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When Ashlin Staso came in to work at Leslae Delpiaz’s law office Friday morning, something was waiting for her.

“I came in and had a text from Leslae to not be alarmed, but there were moose in our building,” she said.

Next to the building, to be precise. A cow moose and her calf had bedded down in the alley beside the East Pine Street office building. They were likely the same pair spotted in the Rattlesnake earlier this week. When they arrived in downtown, authorities didn’t take any chances.

“It’s not, obviously, a great situation for the moose,” said Ben Jimenez, a researcher with Montana Fish, Wildlife and Parks, as he assessed the situation. Although herbivores, moose can become dangerous if provoked, and the surrounding buildings, cars and people made that a distinct possibility.

The Missoula Police Department notified residents of the pair via an automated phone call shortly before 7 a.m. Friday morning. It urged them not to approach the animals, and to give them plenty of distance.

But as word spread Friday morning, wildlife-watchers nonetheless sought a glimpse. Johnnie Sloan had just driven students from Ronan Middle School to the Missoula Art Museum for a field trip, and couldn’t miss this opportunity. An avid outdoorswoman, Sloan explained that “I actually spend a lot of time looking (for moose) and I don’t get to see them,” she said, peering into the shaded alley where the mother and her calf remained.

As the morning wore on, the Missoula Police Department closed the block to traffic and onlookers. Montana Fish, Wildlife and Parks personnel weighed their options. When the calf emerged from the alley and wandered toward Washington Street, police officers and game wardens kept distance between the moose and pedestrians.

“This is absolutely beautiful. This is such a blessing to be able to see,” said Jason Gardiner as the bull calf picked his way through the snow. Gardiner had parked his pickup truck on the corner of Washington and Pine and was watching the action with his daughter Ava. They had recently moved to Missoula from Seattle and were enjoying the proximity to nature. “We moved here because we wanted a better quality of life, and so far it hasn’t disappointed,” he said.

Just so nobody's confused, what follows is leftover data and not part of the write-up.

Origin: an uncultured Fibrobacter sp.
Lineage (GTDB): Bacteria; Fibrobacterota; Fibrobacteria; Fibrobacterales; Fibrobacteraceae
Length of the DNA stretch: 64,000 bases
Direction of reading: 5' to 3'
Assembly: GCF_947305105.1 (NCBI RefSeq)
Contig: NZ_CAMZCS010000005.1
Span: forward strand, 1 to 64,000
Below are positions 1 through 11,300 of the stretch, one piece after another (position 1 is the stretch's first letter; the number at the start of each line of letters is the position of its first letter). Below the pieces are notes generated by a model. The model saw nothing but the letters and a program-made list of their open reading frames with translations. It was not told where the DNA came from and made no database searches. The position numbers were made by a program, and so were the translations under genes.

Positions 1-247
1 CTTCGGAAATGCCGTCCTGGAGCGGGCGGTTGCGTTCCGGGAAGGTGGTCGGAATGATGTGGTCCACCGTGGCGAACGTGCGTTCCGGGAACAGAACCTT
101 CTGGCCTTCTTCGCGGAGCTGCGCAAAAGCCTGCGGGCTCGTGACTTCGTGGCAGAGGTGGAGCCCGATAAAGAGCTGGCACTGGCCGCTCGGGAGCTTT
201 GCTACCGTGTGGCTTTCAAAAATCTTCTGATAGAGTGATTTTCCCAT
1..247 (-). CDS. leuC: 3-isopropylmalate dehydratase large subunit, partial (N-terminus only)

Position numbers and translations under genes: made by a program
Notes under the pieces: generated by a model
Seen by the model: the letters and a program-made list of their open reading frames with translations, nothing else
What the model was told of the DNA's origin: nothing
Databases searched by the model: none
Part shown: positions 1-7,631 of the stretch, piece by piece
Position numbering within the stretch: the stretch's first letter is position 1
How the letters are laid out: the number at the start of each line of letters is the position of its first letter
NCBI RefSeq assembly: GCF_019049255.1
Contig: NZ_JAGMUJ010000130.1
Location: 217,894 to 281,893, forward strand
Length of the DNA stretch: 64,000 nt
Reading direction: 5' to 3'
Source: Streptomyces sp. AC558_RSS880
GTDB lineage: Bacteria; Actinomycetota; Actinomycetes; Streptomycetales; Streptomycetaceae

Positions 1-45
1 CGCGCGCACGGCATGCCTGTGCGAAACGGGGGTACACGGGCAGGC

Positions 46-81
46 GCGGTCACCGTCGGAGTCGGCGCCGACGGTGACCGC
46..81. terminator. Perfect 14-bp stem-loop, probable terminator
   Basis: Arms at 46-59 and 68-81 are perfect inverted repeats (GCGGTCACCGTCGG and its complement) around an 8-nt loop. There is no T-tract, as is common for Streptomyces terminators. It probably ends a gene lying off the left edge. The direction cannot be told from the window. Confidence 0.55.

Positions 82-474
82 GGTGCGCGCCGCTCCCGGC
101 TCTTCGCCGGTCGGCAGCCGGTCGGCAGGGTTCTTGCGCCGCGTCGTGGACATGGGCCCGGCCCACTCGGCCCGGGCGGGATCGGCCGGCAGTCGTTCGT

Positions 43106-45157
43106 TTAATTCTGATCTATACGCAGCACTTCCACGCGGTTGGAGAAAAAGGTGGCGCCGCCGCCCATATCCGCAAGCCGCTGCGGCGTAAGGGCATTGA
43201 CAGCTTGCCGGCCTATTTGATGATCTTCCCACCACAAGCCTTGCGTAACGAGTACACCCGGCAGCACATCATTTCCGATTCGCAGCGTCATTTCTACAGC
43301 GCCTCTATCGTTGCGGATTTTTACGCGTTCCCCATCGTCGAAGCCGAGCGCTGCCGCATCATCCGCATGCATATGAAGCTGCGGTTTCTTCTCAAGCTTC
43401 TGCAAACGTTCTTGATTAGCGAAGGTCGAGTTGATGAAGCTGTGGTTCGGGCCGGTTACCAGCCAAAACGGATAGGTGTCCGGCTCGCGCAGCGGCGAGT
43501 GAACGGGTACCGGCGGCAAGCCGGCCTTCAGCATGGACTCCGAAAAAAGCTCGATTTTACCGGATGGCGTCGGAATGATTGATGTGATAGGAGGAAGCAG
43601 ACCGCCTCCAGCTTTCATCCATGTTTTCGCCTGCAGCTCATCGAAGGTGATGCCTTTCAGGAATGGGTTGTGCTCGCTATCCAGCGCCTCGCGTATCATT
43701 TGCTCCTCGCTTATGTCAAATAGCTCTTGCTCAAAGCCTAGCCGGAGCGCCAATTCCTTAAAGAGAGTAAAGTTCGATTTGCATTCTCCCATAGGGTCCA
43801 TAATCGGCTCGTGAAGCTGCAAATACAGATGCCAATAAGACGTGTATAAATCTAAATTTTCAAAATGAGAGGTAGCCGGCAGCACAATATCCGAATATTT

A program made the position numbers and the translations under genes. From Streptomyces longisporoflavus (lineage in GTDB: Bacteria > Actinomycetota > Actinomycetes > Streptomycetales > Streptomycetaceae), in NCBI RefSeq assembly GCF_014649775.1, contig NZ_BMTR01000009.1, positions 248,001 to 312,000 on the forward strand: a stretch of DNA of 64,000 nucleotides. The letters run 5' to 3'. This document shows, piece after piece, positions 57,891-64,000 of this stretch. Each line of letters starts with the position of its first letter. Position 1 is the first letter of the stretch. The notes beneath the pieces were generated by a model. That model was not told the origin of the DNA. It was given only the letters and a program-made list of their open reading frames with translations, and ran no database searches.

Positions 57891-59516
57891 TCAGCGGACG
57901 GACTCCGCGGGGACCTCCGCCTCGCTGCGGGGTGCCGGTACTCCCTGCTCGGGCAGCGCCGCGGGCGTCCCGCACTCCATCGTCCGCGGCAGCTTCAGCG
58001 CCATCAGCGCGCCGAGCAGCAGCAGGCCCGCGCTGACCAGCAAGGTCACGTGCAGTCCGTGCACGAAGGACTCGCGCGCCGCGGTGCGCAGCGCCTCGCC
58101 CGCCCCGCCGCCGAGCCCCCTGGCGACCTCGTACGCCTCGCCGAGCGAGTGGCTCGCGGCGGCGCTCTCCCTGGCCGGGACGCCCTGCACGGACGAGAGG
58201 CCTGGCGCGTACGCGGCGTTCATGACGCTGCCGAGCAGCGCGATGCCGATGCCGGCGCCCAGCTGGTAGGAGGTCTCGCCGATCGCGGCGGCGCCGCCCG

But it couldn’t last. When these 7-foot cervids wander into urban areas, “it’s kind of a balancing act between the health and welfare of the moose and public safety,” explained Joe Jaquith, warden captain with Montana Fish, Wildlife and Parks.

Around 11 a.m., with no way for the moose to safely leave the heart of Missoula, wardens shot them with tranquilizer darts and loaded them onto a trailer. It took 11 people to move the 800-pound cow.

When two moose — probably the same pair — were spotted in the Rattlesnake earlier this week, wildlife officials decided not to tranquilize them. The main reason, said Fish, Wildlife and Parks’ Jamie Jonkel, was the difficulty of moving them through the deep snow. Previously, wildlife officials had also stressed that animals had difficulty retaining body heat when tranquilized.

But the animals’ downtown location made for a short haul to the trailer, and the temperatures were in the 30s Friday. Jaquith said both the mother and year-old calf appeared to be doing well once they had been loaded onto the trailer. By early afternoon, they were headed to the upper Ninemile drainage, said Jonkel, a bear management specialist who was also on hand for the relocation.

A video posted to FWP's Facebook page showed both moose leaving the trailer in the snowy landscape Friday afternoon and eventually running off.

"Although you can see a barn in the background of this video, the duo are on their way to open, forested land," the post assures viewers.

Jonkel and his colleagues have long had to deal with animal incursions in Missoula. “We’ve got wonderful moose habitat all around us,” he said. “Sadly, the way the city has been put together by humans, there’s not much thought placed on the landscape” for the needs of wildlife.

Human residents need to keep their distance from urban animals, he said, voicing disappointment with the rush to see Missoula’s moose pair on Friday.

“The time to try to see a moose is not when it’s in the middle of town, stressed,” he said. “Just like people need to have good manners around people, they need to have good manners around wildlife, too.”

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